Collective Poll: The Most Important Developments in 2018

This article is co-authored by Darshana Narayanan.

Dear Civicist reader,

It’s been quite a year and as this year draws to a close, we’d like to mull over, with you, the most significant developments around tech, politics and civic life in 2018. To do this we have created a virtual conversation space using Polis—a civic engagement tool that has been used to craft legislation in Taiwan, crowdsource youth concerns in Singapore, run a ‘Virtual Town Hall’ in Bowling Green Kentucky, gather collective input on the future of open data at IODC 2018, and create a ‘HiveMind’ around local issues by New Zealand media org Scoop.

Our topic: What were the most significant developments in tech and politics in 2018?

Together, let’s see what issues or trends are highest on our collective mind map. Is it the rise of facial recognition technology? The Facebook-Cambridge Analytica fallout? Information warfare? Distributed organizing? Your votes and comments will help map out the scene–and instead of finding just one answer, we’ll see if there are clusters of opinion among all the people who participate.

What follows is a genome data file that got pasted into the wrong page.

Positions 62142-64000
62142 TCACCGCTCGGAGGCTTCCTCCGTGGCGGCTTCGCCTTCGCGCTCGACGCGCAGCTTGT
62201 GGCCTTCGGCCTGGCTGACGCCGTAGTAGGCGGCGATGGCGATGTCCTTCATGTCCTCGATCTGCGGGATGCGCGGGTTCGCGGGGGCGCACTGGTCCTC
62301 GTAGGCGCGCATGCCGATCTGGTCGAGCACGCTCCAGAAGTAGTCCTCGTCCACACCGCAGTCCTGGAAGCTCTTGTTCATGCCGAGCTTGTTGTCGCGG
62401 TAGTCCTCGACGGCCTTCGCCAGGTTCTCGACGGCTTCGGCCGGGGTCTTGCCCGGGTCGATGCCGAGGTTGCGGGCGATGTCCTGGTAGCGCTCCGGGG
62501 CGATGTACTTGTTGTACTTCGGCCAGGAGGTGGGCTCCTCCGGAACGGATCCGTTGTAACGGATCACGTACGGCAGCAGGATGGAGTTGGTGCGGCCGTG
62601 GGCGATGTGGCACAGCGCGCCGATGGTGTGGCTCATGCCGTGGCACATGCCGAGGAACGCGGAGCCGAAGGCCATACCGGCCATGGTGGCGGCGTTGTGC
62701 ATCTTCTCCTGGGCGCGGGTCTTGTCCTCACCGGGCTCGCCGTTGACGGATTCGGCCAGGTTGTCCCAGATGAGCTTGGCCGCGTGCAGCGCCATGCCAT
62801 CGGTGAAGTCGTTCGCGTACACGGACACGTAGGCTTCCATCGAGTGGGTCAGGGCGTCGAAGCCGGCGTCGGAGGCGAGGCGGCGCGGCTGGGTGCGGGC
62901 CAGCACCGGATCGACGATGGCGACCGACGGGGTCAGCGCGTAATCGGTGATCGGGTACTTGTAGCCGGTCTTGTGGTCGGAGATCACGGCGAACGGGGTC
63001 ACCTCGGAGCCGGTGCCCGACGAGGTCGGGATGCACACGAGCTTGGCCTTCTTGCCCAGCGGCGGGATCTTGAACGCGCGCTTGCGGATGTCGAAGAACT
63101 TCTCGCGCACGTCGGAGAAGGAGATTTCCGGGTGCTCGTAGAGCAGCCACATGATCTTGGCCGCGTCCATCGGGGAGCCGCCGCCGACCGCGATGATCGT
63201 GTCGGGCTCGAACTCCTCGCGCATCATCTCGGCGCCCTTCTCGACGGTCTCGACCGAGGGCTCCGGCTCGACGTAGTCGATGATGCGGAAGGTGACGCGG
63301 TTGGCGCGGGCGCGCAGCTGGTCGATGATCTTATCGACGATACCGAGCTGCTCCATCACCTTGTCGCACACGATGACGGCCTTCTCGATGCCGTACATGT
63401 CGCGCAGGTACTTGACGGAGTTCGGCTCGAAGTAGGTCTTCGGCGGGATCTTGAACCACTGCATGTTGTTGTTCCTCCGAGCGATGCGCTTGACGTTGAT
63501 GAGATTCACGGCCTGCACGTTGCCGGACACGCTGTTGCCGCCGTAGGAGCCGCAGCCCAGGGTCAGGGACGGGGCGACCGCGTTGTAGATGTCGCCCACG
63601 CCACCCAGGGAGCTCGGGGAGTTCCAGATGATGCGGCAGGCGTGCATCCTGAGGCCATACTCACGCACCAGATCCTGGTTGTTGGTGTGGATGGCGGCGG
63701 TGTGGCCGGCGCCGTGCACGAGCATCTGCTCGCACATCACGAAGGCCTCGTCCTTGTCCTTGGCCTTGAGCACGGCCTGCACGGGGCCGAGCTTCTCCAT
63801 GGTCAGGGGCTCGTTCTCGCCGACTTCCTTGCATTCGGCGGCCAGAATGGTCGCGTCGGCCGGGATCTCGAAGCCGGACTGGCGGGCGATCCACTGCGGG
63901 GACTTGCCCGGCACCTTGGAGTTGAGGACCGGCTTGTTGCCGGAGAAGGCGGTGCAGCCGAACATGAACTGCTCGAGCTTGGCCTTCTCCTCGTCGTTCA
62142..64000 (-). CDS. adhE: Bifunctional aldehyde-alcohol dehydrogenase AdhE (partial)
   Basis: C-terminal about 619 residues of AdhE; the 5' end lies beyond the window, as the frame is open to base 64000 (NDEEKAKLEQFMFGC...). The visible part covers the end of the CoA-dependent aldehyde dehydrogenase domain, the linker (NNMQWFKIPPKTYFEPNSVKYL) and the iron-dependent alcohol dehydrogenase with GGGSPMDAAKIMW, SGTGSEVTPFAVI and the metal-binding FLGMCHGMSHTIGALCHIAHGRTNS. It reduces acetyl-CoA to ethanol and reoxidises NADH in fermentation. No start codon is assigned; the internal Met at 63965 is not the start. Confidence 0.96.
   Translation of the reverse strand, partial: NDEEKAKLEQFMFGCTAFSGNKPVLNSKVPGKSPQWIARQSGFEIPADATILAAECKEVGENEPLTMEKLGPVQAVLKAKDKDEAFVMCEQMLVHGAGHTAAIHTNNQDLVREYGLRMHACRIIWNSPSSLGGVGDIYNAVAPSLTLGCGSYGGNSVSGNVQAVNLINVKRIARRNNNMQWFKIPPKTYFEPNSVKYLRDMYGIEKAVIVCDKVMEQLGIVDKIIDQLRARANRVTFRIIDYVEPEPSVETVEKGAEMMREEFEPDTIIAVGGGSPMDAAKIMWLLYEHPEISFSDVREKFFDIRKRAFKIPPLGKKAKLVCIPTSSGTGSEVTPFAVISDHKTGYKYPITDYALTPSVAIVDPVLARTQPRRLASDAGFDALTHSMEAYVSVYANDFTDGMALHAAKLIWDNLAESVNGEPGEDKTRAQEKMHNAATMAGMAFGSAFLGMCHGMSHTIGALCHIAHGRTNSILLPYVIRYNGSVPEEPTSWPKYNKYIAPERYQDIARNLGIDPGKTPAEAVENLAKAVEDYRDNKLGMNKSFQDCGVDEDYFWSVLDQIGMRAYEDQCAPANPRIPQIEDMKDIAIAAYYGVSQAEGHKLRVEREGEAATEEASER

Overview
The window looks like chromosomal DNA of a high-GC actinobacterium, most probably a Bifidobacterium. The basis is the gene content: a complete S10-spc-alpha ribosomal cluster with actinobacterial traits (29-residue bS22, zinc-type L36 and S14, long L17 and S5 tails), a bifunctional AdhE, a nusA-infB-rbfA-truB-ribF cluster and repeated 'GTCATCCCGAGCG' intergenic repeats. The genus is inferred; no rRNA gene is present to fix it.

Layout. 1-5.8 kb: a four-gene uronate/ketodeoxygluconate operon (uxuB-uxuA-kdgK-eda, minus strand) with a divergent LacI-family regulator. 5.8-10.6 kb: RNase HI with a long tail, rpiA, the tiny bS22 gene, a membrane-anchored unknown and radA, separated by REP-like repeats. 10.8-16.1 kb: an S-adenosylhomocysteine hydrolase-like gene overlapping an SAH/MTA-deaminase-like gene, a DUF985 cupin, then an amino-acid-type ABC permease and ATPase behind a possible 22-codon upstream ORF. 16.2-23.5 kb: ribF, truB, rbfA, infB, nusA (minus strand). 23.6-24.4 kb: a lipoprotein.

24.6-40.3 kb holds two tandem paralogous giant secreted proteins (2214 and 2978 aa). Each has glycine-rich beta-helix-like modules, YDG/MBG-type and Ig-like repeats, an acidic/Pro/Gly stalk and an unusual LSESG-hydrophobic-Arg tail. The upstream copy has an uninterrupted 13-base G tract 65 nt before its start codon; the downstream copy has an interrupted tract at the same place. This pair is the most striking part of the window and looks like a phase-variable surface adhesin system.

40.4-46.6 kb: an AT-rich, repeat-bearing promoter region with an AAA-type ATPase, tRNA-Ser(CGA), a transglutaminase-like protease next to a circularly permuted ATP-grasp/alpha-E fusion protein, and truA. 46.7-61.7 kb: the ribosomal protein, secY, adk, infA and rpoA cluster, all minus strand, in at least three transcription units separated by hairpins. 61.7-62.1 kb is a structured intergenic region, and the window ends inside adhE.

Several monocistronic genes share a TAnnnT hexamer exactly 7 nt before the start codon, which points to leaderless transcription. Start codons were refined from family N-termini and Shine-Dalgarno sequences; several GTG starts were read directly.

[UPDATE: Here’s the emerging points of consensus among people who have participated so far.]

How to join in:

  • Scroll down to access the conversation portal
  • Vote agree/disagree/pass on the statements that people have submitted.
  • At any point submit your own statement(s), which others can see and vote on. [Note: You will have the option of signing in using your existing social media account.]

The process is quick and easy, and you can keep returning to answer newly submitted statements and see how the conversation is progressing. You have the option of receiving email updates if you sign-up when prompted in the portal (Polis promises never to share your personal information).

Tracking the conversation:

As votes accumulate, uses machine learning methods to mapping out the entire conversation in real-time—visualizing correlations between opinions and participants, clustering participants into opinion groups, and surfacing areas of consensus and divisiveness.

You can see a snapshot of the results on the Polis portal and also see the extended real-time reporting here:


The conversation will stay open until Dec 18, 11:59PM.